Discussion in 'Music Corner' started by BryanA-HTX, Mar 17, 2017.
Sometimes the public has better musical taste than the critics.
I always thought it was baffling that Hysteria's pre-Pour Some Sugar chart run was seen as this colossal embarassment... it had spent almost an entire year in the top 10 on Billboard prior to finally going #1 and had already sold 4 million units by that point. Pour Some Sugar On Me certainly took the album from "hit" to "blockbuster" but even if the album had peaked by that point, it still would've spent almost an entire year in the top 10 which should be considered a success.
Produced by: Robert John Lange
Date: 22/08/1987 - Run: 36- 9-4-4-4-5-5-5-4-5-6-6-6-6-6-7-8-8-9- (19 wsf)
02/01/1988: 9-10-8-10-8-8-7-6-8-8-7-7-7-7-9-9-12-11- 10-11-11- 10-7-4-3-3-3-2-2-*1*-1-2-1-2-2-1-1-1-2-2-2-3-3-4-4-5-6-6-6-7-6-7-7-(72 wsf)
07/01/1989: 6-7-5-4-7-7-6-7-8-9-10-12-14-15-17-18-19-20-20-20-23-25-28-39-43-48-57-59-69-78-80-87-89-96-95-95-94-101-104-107-113-120-129-134-134-153-164-173-179-164-158-158- (124 wsf)
06/01/1990: 158-146-145-150-154-171-180-192-198 (133/78-43c/6 wks)
Top 10 re-entries: 2
Total # of weeks: 133 (Top 10: 78-43c, Top 20: 91 Top 40: 96, #1: 6) UK:#1/111/7/1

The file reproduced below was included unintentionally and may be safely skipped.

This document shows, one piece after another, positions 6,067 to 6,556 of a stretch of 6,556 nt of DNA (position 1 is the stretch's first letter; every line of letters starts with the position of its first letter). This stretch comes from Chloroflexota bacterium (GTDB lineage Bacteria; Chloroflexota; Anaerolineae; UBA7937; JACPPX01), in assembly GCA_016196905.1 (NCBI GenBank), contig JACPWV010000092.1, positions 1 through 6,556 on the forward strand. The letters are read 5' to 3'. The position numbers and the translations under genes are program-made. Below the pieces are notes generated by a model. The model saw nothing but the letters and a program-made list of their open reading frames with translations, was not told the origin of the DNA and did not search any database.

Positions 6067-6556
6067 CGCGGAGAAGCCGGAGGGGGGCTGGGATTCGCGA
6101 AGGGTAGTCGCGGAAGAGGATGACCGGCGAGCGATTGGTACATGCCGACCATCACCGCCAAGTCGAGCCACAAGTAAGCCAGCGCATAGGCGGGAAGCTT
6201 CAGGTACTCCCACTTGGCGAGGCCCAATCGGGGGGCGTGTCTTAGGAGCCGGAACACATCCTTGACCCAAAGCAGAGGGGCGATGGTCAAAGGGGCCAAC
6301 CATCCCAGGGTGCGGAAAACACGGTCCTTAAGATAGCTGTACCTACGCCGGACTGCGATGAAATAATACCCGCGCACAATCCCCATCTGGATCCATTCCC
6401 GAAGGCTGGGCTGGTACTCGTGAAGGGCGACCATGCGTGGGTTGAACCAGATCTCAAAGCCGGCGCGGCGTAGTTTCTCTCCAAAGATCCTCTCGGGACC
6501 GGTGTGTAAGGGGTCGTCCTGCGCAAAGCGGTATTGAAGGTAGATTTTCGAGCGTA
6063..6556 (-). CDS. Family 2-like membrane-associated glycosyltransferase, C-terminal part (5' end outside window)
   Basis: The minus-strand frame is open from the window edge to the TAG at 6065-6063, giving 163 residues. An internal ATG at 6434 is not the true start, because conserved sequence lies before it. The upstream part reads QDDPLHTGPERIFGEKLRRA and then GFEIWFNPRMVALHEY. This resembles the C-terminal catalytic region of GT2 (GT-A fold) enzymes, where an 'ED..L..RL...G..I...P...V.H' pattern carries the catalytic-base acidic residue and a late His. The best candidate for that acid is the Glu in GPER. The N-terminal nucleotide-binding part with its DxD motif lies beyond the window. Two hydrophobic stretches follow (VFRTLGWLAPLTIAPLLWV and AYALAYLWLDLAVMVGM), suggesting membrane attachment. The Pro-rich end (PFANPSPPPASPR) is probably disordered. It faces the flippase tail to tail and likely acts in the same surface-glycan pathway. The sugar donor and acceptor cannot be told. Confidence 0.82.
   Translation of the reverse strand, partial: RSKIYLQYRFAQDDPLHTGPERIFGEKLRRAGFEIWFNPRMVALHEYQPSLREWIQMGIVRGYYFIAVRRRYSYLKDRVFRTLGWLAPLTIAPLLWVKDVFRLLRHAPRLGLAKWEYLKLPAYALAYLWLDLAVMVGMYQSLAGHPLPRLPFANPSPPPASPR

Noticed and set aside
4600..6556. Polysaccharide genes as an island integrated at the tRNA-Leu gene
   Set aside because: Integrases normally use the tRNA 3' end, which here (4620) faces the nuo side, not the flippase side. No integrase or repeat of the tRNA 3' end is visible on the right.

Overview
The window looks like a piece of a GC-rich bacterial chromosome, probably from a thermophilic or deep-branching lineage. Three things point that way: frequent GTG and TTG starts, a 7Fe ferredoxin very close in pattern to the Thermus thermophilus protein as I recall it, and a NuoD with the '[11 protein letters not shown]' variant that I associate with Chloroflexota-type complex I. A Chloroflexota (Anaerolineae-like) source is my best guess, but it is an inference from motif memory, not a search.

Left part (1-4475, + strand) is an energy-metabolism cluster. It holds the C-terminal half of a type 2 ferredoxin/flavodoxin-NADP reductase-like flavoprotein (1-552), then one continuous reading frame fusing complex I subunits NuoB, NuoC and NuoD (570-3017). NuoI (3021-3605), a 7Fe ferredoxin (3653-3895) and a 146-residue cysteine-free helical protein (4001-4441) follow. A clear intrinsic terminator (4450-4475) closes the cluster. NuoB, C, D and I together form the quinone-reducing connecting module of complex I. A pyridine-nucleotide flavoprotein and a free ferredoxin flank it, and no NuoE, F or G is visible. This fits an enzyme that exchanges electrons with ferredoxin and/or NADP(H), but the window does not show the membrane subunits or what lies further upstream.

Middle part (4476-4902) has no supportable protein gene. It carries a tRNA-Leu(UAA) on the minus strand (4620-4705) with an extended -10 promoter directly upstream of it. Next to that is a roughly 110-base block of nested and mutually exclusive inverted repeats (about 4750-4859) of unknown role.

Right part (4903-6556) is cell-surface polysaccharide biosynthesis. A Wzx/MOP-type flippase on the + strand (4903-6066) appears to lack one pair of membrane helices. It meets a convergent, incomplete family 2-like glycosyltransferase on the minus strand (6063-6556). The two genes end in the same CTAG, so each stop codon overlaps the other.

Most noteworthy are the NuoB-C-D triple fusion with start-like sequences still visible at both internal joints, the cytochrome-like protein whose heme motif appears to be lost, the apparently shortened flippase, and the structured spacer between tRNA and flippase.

Barring its debut week, the lowest the album got at any point in 1987-1988 was #12 shortly before Pour Some Sugar hit and took the album to a new level.
Hi VBlues is the last song in side one - the three side two tracks are where the stupifying effects of those notorious honey slides really kick in.
It shot to # 2 real early upon it's release I believe for 1 week.
It was a success to the true fans such as I before Sugar.
But it's post Sugar success made it appear as a classic once more people owned it and played it.
Nonsense - they were all critical favorites from day one. They just couldn't be found in stores, resulting in very few people (aside from music critics) being aware of their existence until several years later through growing word of mouth/celebrity fans and disciples mentioning them/passing around of tapes dubbed from deleted vinyl copies, which slowly (but steadily) built their "cult" until their early 90s CD releases and to a lesser extent their concurrent "reunion" shows which continued on and off until Chilton's death.
Though it took most people decades to even learn of their existence, for those "in the know" they were considered masterpieces from day one. Actually for me personally only "Third" (specifically the first 14 songs of the Ryko version - from Kizza Me to Take Care - tracks 15-19 being the less essential "bonus tracks") which many don't even consider a 'Big Star' album is their only true 'masterpiece' - as in "one of the very top notch - absolute greatest ever albums of all time by anyone". The first two albums are "merely" excellent (not every song is top notch, but close)